iority was shown at every stage of
the game, and was never in serious
danger. Few trick plays were used,
and most of the work was line plung
The University of California and
Stanford will hold their inter-colleg
iate debate November 1. The quee
tion chosen by Berkeley is: “Resolved,
That an endowed non-partisan press
under the direction of the state would
make for the best interests of the
state of California.”
Correct Clothes for College Men
Benjamin and Sophomore
Suits, Overcoats and Full Dress Suits
$20 and Dp
Styleplus Clothes $17.
Knox and Mallory Derbies, Soft Hats and Opera Hats
Regal and Stetson Shoes $3.50 to $6
Exclusive agents fey the Kahn Tailoring line of Make
to Measure Clothes. Perfect fit guaranteed.
ROBERTS BROS., Toggery
WE APPRECIATE YOUR BUSINESS Corner Eighth and Willamette Sts.
TAFT MEN EL NEED
OF GLOS FORMATION
GORDON MOORES ASSEMBLES
First Opposition to Wilson Club Se
cures C. W. Fenton as
Students, who believe that the next
president of the United States should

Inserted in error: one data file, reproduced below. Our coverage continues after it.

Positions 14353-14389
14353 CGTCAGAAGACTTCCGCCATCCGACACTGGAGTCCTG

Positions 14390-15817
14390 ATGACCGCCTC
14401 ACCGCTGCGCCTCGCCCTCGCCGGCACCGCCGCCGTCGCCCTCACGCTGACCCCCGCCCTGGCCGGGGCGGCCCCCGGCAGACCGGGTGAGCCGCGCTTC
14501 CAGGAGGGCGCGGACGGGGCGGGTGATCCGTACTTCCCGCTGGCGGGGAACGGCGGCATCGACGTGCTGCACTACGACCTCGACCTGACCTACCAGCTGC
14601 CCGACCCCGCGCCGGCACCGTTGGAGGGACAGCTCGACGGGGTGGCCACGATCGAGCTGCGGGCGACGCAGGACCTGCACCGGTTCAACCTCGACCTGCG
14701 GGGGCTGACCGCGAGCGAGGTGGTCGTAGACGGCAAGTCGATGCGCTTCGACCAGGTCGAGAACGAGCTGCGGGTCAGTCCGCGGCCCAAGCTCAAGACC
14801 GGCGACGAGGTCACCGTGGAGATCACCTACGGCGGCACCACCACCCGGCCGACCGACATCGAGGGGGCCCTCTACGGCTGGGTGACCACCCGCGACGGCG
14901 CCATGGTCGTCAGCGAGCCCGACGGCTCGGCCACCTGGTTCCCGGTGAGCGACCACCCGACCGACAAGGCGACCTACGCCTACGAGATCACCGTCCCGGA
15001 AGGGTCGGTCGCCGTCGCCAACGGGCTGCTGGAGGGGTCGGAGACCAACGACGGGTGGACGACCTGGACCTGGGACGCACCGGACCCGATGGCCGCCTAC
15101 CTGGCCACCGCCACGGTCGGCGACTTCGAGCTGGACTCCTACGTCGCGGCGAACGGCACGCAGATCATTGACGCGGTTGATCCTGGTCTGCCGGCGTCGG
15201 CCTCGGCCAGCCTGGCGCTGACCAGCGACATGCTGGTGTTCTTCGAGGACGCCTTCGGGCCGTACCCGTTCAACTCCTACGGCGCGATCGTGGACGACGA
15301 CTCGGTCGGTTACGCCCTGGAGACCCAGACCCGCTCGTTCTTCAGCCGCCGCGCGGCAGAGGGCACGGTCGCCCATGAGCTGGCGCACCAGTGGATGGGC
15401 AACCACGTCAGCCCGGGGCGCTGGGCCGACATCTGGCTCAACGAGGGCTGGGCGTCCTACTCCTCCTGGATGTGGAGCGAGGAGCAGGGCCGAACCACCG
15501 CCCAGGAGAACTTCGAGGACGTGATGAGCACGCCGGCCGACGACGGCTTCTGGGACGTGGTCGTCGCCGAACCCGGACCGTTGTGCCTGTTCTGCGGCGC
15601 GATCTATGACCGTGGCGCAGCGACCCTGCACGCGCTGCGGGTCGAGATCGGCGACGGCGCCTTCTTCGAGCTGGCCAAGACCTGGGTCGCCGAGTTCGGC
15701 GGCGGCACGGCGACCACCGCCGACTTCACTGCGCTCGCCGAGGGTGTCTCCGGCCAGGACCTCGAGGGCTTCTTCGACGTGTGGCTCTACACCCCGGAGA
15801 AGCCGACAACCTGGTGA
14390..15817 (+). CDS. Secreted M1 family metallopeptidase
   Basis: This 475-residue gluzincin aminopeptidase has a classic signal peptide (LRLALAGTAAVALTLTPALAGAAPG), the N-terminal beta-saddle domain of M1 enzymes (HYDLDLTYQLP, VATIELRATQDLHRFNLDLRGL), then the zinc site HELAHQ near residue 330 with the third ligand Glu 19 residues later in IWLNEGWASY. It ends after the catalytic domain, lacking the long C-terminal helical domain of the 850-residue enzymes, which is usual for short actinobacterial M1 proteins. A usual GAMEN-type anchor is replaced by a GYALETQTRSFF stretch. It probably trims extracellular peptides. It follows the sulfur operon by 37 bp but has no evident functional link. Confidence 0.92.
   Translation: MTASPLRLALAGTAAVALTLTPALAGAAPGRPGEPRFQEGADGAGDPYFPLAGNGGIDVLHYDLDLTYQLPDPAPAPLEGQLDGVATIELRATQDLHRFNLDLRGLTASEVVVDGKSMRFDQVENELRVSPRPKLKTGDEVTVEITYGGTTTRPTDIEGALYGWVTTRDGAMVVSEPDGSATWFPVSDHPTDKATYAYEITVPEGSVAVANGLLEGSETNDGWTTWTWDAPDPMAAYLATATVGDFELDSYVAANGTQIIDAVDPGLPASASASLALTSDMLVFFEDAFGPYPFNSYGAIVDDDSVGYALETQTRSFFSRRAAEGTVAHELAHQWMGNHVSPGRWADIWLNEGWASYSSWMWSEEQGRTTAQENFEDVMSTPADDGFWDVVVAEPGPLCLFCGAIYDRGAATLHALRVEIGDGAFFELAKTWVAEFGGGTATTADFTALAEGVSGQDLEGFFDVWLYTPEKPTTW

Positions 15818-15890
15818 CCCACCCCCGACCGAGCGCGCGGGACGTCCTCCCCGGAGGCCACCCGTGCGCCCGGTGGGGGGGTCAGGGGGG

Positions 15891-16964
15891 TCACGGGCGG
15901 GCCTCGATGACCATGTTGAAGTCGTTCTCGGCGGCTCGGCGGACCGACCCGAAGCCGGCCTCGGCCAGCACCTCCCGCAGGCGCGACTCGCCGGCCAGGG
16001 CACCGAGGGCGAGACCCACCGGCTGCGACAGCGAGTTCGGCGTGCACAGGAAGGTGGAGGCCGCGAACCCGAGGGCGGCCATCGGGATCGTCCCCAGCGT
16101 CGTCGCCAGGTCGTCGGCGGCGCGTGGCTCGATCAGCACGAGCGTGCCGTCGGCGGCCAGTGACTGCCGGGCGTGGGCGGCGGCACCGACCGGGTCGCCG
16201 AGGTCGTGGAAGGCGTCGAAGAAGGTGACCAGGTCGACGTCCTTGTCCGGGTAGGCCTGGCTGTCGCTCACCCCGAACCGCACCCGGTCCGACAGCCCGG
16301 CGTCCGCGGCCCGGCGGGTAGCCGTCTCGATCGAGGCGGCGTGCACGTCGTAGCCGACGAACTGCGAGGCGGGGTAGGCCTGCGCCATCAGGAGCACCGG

weigh at least 260 pounds and wear
an expansive smile, will band to
gether within the next few days for
Assistant Coach Gordon C. Moores,
who is the most rabid laftite on the
campus, is, it is understood, the fa
ther of the new organization, and
among the upperclassmen who will
iigure prominently are Vernon Vaw
ter, Fen Waite, Paul Briedwell, Carle
ton Spencer, and Ben Chandler. The
club is assisting in the arrangements
for the appearance of Charles W.
Fulton at a special Taft rally for
students in Villard Hall, Thursday
evening, and it is expected that the
Astorian’s assistance will prove of
value in lining up the stand-pat
Before ex-Senator Fulton’s address
the time of the first meeting will be
announced and the open season for
'bull moose” will commence immed
iately thereafter. All students, who
wear Taft buttons, or who believe
such insignia are an improvement to
the personal appearance, are urged to
bo present at this first meeting,
whether eligible to vote or not.